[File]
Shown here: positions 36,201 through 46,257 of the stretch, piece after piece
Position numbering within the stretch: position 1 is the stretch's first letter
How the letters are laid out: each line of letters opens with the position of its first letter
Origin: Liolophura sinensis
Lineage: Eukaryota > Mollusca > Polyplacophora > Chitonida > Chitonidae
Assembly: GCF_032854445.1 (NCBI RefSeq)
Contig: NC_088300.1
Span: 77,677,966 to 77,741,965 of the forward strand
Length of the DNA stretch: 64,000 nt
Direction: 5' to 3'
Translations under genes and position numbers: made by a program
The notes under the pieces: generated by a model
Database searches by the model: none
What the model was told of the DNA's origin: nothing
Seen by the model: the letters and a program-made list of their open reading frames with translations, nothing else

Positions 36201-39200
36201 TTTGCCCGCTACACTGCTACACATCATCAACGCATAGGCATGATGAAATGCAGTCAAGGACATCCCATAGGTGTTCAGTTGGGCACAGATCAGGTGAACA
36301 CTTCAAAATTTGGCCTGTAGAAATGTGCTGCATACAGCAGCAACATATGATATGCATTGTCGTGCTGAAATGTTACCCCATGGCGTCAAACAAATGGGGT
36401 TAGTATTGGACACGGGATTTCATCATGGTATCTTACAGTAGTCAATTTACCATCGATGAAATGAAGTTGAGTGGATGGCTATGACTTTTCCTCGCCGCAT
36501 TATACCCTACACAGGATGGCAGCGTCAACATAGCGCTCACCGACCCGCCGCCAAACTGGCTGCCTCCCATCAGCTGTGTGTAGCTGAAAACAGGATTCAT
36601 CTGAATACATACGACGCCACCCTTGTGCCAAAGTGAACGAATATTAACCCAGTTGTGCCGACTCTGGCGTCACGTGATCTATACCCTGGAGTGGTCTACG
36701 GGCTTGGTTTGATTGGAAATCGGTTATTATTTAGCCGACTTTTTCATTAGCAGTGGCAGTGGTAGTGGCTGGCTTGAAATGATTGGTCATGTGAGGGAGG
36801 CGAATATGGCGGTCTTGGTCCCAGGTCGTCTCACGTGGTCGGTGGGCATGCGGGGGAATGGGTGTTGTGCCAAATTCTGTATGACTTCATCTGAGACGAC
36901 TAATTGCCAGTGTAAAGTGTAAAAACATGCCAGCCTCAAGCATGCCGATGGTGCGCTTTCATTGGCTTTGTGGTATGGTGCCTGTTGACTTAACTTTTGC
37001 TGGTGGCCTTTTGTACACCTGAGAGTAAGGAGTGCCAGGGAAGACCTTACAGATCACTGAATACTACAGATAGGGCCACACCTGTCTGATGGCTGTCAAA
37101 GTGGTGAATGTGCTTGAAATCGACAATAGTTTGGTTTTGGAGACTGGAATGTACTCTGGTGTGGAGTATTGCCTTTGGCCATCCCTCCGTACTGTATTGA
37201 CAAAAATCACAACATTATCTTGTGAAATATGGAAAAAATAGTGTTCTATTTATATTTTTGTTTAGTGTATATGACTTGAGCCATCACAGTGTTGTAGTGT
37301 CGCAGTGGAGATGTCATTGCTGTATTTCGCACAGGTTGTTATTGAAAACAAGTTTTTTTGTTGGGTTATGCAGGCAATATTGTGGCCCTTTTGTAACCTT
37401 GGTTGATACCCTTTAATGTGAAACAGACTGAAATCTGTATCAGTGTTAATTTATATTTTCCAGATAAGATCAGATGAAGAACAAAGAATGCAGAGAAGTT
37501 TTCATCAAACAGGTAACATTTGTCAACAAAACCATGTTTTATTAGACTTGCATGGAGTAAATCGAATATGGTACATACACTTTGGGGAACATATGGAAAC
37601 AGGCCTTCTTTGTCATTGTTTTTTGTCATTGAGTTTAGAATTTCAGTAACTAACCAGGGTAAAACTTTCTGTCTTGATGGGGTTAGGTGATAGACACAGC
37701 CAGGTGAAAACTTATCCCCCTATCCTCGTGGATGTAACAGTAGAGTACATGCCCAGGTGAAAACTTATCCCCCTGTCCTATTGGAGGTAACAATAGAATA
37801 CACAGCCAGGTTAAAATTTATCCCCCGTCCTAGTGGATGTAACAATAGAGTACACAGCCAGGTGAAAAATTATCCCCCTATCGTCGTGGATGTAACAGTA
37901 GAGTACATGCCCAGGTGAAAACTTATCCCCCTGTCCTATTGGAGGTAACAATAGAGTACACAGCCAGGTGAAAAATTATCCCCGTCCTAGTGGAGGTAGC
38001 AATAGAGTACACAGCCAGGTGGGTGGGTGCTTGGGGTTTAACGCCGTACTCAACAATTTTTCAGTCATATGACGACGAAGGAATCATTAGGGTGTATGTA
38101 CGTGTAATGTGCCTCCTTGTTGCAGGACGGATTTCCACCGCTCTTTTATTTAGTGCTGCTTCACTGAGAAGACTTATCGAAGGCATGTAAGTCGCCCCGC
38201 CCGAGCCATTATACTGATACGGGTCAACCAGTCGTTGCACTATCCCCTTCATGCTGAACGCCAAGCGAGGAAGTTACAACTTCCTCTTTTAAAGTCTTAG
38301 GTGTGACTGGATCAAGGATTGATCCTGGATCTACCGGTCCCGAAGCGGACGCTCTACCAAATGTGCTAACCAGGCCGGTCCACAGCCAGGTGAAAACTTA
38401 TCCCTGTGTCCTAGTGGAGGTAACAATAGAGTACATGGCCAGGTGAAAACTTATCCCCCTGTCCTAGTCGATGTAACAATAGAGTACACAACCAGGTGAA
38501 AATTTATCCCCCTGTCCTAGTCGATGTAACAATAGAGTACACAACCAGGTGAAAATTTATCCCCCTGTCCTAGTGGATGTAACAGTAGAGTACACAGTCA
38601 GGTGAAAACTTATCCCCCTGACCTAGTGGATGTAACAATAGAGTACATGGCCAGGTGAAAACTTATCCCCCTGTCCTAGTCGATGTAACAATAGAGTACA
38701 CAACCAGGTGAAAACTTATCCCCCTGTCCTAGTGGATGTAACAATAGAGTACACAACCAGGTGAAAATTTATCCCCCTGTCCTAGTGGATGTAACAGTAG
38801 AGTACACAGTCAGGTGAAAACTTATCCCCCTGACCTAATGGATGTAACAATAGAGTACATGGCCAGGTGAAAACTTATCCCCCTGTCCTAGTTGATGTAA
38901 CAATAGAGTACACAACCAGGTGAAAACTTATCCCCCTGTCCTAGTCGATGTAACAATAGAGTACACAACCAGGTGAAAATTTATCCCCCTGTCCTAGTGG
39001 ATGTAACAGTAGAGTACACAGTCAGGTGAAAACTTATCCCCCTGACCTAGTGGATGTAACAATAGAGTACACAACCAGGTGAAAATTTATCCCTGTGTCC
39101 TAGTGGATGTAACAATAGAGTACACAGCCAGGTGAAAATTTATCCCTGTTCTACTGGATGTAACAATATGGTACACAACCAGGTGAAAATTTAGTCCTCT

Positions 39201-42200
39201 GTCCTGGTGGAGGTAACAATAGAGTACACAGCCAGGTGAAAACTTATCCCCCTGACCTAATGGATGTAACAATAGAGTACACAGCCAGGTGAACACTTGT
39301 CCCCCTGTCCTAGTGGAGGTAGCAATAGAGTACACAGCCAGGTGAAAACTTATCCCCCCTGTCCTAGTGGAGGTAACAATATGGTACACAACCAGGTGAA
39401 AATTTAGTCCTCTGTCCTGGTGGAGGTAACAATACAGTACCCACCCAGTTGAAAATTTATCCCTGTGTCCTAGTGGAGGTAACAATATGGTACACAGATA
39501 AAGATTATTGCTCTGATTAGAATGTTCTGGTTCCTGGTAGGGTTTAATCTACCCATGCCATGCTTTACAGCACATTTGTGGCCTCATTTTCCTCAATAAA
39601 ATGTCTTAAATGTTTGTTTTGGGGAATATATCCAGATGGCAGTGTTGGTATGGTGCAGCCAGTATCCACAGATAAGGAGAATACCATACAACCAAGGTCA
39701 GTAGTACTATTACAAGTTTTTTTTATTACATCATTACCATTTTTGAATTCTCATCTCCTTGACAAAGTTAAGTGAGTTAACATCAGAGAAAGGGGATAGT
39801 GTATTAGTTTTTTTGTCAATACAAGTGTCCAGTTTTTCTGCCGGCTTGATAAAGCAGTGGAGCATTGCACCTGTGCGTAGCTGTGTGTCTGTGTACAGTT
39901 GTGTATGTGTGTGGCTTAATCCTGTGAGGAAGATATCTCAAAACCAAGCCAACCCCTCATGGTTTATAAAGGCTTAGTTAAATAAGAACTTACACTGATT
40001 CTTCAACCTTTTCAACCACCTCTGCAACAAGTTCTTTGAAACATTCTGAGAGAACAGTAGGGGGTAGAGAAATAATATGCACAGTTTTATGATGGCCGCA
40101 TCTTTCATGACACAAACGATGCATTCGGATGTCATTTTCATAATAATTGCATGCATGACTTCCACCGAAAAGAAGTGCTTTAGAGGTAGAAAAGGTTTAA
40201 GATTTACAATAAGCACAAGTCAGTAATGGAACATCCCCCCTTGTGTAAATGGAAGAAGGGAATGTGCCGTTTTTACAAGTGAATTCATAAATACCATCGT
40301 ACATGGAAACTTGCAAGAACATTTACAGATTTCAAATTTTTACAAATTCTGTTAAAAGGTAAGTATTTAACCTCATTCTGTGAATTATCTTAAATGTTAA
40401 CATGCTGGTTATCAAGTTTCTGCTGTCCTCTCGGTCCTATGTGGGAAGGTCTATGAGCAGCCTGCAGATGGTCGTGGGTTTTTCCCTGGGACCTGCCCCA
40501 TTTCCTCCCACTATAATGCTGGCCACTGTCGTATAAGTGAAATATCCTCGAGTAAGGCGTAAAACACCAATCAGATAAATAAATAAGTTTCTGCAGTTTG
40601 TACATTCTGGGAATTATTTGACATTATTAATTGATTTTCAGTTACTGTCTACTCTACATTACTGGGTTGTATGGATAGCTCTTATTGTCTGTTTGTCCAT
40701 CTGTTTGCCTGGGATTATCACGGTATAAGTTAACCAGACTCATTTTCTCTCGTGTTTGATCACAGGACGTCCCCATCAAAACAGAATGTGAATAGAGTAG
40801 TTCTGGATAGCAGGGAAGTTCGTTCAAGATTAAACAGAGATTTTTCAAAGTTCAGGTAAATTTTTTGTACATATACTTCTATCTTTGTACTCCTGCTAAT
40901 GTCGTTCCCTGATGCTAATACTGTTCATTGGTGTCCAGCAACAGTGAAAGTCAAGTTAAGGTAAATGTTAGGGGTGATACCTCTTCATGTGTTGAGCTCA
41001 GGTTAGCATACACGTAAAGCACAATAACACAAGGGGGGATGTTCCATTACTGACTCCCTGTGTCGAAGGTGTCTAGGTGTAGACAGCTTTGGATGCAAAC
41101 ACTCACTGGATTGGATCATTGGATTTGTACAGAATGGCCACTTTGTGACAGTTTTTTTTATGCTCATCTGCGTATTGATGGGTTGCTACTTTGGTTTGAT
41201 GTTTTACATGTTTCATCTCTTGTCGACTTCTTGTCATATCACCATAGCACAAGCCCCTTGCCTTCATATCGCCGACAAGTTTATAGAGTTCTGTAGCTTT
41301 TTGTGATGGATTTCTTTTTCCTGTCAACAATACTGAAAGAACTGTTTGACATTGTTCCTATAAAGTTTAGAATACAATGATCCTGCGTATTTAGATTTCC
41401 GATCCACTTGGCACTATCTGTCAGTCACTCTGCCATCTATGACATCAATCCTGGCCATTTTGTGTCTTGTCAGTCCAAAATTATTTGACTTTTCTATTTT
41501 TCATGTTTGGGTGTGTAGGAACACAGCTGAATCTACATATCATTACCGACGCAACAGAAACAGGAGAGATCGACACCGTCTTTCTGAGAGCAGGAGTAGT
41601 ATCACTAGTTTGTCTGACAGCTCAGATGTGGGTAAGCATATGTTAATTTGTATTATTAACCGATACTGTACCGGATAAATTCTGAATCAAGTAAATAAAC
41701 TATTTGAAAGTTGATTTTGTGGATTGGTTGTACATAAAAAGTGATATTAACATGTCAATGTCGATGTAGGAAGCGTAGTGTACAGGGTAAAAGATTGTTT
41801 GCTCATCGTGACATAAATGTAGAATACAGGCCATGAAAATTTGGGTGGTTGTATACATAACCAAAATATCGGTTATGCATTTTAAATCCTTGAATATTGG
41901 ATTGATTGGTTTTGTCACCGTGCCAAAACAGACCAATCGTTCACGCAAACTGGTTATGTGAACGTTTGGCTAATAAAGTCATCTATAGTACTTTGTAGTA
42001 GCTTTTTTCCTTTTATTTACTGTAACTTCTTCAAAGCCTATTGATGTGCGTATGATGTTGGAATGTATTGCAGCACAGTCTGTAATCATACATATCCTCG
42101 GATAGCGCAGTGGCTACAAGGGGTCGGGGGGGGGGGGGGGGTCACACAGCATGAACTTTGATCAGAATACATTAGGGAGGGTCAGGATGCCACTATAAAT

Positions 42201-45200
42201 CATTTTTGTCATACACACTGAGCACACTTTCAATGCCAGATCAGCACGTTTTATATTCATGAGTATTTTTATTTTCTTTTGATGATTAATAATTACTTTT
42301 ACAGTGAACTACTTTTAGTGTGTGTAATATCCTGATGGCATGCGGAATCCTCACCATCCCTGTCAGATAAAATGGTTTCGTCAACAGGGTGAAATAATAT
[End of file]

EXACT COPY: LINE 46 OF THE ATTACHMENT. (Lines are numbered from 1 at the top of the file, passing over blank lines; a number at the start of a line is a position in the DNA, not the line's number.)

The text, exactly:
39101 TAGTGGATGTAACAATAGAGTACACAGCCAGGTGAAAATTTATCCCTGTTCTACTGGATGTAACAATATGGTACACAACCAGGTGAAAATTTAGTCCTCT